4. Making recommendations on changes in the medical and operational practices utilised in residential aged care, to address the prevalence of restrictive practices (particularly the use of chemical restraints).
  5. Addressing workforce issues, including attracting and retaining staff; education and training; choosing the right staff; remuneration and careers; continuity of care; and staffing levels and staff mix.
  6. Considering solutions for younger people currently accessing aged care. The Commission has proposed that, subject to very limited exceptions, by 2022 no younger people should be entering residential aged care, and by 2025 no younger people should be living in residential aged care except for those who choose to be there.

Areas for more immediate attention

The Commission also identified three areas for more immediate attention:

  • providing more Home Care Packages to reduce the waiting list for higher level care at home;
  • responding to the over-reliance on chemical restraints in aged care; and
  • stopping the flow of younger people with disability going into aged care and speeding up the process of getting out younger people already in aged care.

Government’s response

The Government has on 25 November 2019 responded to the Commission’s report by pledging a $537 million funding package across the three priority areas identified, which will be used to:

  • increase the number of Home Care Packages;
  • improve medication management programs to reduce the use of medication as a chemical restraint on aged care residents;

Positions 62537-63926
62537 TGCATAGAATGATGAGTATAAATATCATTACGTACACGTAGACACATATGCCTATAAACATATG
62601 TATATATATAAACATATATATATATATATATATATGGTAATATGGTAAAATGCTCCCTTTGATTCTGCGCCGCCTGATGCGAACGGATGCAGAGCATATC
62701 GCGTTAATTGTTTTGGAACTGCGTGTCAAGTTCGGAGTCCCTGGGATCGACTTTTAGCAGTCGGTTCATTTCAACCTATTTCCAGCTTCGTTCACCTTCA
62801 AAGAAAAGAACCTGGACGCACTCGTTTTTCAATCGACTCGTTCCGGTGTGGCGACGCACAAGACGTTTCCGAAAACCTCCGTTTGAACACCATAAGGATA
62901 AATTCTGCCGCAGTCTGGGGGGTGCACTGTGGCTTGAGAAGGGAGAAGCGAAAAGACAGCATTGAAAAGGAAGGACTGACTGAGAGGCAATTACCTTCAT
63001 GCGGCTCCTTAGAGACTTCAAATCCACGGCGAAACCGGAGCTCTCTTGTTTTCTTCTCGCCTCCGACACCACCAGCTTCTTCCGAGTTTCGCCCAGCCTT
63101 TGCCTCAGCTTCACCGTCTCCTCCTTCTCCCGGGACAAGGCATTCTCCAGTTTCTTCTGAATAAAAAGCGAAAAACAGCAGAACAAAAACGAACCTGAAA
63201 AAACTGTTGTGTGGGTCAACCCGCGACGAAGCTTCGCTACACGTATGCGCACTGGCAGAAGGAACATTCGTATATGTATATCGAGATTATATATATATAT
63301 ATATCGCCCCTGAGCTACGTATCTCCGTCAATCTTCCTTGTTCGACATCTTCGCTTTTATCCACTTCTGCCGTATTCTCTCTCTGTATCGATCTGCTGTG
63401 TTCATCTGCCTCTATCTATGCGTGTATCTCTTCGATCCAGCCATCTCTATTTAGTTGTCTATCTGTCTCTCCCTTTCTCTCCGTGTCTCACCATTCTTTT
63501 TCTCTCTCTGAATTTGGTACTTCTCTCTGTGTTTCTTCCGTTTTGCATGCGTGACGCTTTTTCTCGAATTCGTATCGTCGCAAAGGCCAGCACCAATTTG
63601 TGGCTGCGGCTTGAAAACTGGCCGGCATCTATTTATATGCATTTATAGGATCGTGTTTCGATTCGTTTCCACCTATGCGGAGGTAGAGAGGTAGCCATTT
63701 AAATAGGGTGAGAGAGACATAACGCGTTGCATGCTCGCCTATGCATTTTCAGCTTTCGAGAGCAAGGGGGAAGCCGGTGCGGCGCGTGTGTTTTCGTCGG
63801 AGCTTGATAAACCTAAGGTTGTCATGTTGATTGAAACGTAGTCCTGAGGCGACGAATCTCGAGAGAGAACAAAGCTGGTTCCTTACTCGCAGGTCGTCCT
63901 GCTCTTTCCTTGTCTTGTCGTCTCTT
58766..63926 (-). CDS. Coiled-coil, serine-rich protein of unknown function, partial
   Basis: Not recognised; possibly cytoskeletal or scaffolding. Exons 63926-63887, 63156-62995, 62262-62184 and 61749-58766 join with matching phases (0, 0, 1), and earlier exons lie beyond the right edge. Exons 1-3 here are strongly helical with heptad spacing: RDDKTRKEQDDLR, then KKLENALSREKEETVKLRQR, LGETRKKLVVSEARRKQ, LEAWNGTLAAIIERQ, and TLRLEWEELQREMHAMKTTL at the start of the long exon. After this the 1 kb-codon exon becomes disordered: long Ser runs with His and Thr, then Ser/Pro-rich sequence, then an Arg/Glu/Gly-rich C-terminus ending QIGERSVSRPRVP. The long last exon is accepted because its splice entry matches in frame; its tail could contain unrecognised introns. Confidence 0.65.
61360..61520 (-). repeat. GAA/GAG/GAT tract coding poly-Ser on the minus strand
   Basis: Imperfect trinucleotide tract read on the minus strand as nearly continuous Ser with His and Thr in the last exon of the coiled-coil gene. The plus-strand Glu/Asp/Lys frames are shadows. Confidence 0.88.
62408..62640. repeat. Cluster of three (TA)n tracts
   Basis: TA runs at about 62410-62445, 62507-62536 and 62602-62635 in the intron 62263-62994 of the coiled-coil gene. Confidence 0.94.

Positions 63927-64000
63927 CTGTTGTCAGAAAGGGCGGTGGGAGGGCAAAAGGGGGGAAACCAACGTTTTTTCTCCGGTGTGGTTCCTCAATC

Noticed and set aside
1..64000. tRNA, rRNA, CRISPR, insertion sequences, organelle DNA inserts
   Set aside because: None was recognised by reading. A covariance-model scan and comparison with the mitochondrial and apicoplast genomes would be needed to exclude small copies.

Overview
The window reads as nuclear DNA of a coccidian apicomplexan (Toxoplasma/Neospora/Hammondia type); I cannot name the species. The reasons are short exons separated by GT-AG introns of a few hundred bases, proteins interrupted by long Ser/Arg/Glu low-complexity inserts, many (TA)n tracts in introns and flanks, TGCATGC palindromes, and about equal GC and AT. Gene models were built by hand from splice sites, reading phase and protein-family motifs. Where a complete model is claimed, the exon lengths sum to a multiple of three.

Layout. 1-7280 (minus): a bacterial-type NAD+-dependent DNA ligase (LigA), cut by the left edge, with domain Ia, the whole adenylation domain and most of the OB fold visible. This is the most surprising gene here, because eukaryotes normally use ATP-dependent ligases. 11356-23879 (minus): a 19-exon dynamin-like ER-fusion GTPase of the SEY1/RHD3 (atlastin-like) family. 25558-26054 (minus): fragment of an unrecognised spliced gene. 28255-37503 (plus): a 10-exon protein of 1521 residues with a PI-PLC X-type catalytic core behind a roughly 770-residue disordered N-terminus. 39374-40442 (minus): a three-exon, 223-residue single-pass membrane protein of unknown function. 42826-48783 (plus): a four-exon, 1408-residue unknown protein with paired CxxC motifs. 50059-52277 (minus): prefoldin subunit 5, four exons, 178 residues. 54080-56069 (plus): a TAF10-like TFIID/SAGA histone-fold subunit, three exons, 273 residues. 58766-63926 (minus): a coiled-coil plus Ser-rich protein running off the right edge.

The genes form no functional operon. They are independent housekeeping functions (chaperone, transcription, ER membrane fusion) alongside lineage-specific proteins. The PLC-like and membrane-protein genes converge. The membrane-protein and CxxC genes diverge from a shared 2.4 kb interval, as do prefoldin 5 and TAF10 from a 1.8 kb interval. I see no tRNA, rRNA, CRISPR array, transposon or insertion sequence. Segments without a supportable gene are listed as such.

• provide training and support for aged care workers and providers; and
  • invest to help meet new targets to remove younger people from aged care.

The Government’s response can be found here:

What is next?

The Commission’s comments make clear that reforms to all aspects of the aged care industry, and not just the practices of aged care providers, will be proposed in its final report. Indeed, the Commission has flagged that it will ‘recommend comprehensive reform and major transformation of the aged care system in Australia’.

This will be welcome news to applicants facing issues accessing aged care or funding, although details as to how the changes impact them will only be clear when final specific recommendations are published. For aged care service providers, the likelihood of increased regulation and tougher accreditation and service standards following from the inquiry, may result in providers facing increased capital and operating cost requirements. We could potentially see consolidation in the sector and investment opportunities could present themselves for potential investors, as the impact of the Commission becomes clearer over time.

However, the Commission is still midway through its inquiry and implications arising from its inquiry will only be clear when its final report is issued (the final report is due in November 2020). In the meantime, the interim report sends a clear signal that the aged care sector will likely see comprehensive and significant changes over the next few years.

More information about the Aged Care Royal Commission can be found here: